Our website is set to allow the use of cookies. For more information and to change settings click here. If you are happy with cookies please click "Continue" or simply continue browsing. Continue.

Family Law

The leading authority on all aspects of family law

Court of Protection Practice and Procedure Conference 2016

A comprehensive guide to best practice and current thinking

05 OCT 2015

Re C (A Child) (Application by Dr X and Y) [2015] EWFC 79

Re C (A Child) (Application by Dr X and Y) [2015] EWFC 79
(Family Court, Sir James Munby, the President of the Family Division, 29 September 2015)

Disclosure – Family proceedings – Complaints against psychiatrist – Psychiatrist sought disclosure of documents from family proceedings

Please see attache file below for the full judgment.

The application by a psychiatrist for disclosure of documents from family proceedings was refused.

During care proceedings a psychiatrist was ordered to asses the mother at a privately-run clinic. A report was prepared by the psychiatrist who was also acting as the mother's treating clinician having prescribed medication occasionally.

The mother subsequently reported the psychiatrist to the General Medical Council and he was brought before a fitness to practice panel. The psychiatrist sought disclosure of 46 documents from the care proceedings including psychological and psychiatric reports in respect of the mother. The mother had made allegations to the press which he submitted were false and had damaged his reputation.

Disclosure was sought by the psychiatrist and his colleague so that they could discuss openly their experiences in family proceedings. They submitted that they wanted the material available should anyone question the veracity of any statement made by them and to confirm what had been said by others. The documents would never be shown or given to a party; instead, they would offer redacted quotes from the original source documents.

The legal obligation to preserve patient confidentiality was enforced by the courts and was mirrored by a corresponding obligation enforced by the GMC. The duty extended beyond the termination of the professional relationship. There were qualifications to that duty such as where the interests of either party required disclosure. However, the GMC guidance stipulated that a doctor could not be relieved of his duty of patient confidentiality just because a criticism had been made against him in the press.

In applications for disclosure such as this a balance had to be performed between the competing claims of the doctor and the patient. Any invasion of the patient's confidentiality had to be proportionate to the legitimate demands of the doctor. Pursuant to Art 8 of the European Convention the protection of medical data was a fundamental right. Respecting the confidentiality of health data was a vital principle of any legal system and was crucial to respect the patient's sense of privacy and to preserve confidence in the medical profession and health services generally. If there was to be disclosure without a patient's consent there had to be effective and adequate safeguards against abuse.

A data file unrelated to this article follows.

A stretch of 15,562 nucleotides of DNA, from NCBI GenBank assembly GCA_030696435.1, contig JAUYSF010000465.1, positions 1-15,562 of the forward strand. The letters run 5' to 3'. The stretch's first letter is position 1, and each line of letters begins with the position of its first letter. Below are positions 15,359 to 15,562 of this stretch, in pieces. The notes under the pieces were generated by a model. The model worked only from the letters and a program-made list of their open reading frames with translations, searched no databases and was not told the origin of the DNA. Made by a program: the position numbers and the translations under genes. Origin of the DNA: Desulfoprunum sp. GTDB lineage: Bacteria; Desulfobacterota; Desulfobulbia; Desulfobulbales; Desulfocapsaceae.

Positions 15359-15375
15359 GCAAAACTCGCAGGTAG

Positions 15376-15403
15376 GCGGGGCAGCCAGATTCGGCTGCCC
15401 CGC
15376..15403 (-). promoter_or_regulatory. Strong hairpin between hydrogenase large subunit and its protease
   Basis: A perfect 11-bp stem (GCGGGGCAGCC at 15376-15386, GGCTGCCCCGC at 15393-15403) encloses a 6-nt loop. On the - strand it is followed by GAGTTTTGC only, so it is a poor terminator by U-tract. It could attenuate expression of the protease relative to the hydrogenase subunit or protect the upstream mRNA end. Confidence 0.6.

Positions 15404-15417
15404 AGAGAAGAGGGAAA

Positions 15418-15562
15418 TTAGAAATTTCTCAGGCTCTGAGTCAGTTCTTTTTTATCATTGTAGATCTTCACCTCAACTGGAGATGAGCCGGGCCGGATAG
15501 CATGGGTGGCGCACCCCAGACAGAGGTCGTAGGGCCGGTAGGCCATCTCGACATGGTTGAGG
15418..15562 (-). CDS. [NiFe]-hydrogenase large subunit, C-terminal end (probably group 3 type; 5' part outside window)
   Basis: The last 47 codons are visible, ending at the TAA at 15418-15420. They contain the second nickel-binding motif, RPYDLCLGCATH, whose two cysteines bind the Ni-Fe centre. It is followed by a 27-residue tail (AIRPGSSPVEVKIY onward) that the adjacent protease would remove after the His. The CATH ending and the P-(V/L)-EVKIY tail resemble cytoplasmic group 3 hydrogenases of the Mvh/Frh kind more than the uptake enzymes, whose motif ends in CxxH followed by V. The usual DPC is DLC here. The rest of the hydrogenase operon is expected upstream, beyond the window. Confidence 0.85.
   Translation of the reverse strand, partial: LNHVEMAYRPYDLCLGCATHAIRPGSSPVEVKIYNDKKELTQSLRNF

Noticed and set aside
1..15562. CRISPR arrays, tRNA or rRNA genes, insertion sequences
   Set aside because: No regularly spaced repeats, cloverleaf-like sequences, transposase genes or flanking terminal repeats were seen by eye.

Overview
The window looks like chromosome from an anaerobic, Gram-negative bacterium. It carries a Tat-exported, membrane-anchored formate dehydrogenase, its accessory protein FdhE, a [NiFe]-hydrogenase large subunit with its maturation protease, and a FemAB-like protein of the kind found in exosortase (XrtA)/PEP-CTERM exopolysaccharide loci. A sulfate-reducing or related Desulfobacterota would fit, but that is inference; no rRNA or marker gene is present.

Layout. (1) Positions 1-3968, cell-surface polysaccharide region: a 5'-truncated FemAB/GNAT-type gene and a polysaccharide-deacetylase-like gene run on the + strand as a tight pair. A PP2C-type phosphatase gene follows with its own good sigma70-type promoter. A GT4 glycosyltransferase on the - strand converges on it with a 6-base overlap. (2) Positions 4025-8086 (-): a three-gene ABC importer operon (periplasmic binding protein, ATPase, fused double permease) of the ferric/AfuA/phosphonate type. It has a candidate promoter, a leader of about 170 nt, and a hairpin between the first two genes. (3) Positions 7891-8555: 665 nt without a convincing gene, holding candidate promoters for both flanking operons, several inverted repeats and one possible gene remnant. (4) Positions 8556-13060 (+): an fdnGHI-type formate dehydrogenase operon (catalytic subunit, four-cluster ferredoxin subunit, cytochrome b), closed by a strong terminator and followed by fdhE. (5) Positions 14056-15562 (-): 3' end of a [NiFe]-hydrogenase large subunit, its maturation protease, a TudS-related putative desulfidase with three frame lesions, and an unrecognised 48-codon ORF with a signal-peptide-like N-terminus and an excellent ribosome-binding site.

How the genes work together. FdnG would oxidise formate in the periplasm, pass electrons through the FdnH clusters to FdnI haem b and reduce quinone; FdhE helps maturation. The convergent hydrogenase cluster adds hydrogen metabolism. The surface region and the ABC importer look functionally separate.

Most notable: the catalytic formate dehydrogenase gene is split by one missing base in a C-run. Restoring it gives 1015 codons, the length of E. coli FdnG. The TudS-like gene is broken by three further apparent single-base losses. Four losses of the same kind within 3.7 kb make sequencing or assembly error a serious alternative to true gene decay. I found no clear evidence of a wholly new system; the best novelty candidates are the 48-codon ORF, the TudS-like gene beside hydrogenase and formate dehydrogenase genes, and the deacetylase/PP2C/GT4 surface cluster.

Furthermore, family court documents were subject to restrictions under s 12 of the Administration of Justice Act 1960. In exercising its jurisdiction the court had to consider the various rights protected under the European Convention and perform the ultimate balancing test reflecting the criteria of necessity and proportionality.

In this case the balance clearly fell against disclosure. It would constitute a massive and wholly unjustifiable breach of confidentiality which was impossible to justify by any asserted public interest. The remedy sought was wholly disproportionate to anything which the psychiatrist could legitimately or reasonably demand, it went far beyond what the law permitted and conflicted with the GMC guidelines. Even anonymisation or redaction was not capable of overcoming those obstacles.

The application was refused.
Case No: SQ14C00002
Neutral Citation Number: [2015] EWFC 79

Sitting at the Royal Courts of Justice

Royal Courts of Justice

Date: 29 September 2015

Before :


- - - - - - - - - - - - - - - - - - - - -

In the Matter of C (A Child) (Application by Dr X and Y)

- - - - - - - - - - - - - - - - - - - - - - - - - - - - - - - - - - - - - - - - - -

Miss Claire Wills-Goldingham QC (instructed through direct access) for the applicants (Dr X and Y) Mr Matthew Haynes (instructed by The Smith Partnership) for C’s children’s guardian
Mr Nicholas Bowen QC and Mr Jonathan Price (instructed by Farleys Solicitors LLP) for C’s mother
Miss Heather Emmerson (instructed by Lettie Smythers) for the General Medical Council
Mr Alistair MacDonald QC and Mr Stephen Abberley (instructed by the local authority) for the local authority

Hearing date: 13 November 2014

- - - - - - - - - - - - - - - - - - - - -

Re C (A Child) (Application by Dr X and Y) [2015] EWFC 79


Family Law


"the principal (monthly) periodical dealing with contemporary issues" Sir Mark Potter P

More Info from £49.00
Available in Family Law Online
Emergency Remedies in the Family Courts

Emergency Remedies in the Family Courts

"A very good tool for the busy family lawyer" Solicitors Journal

Available in Family Law Online
Subscribe to our newsletters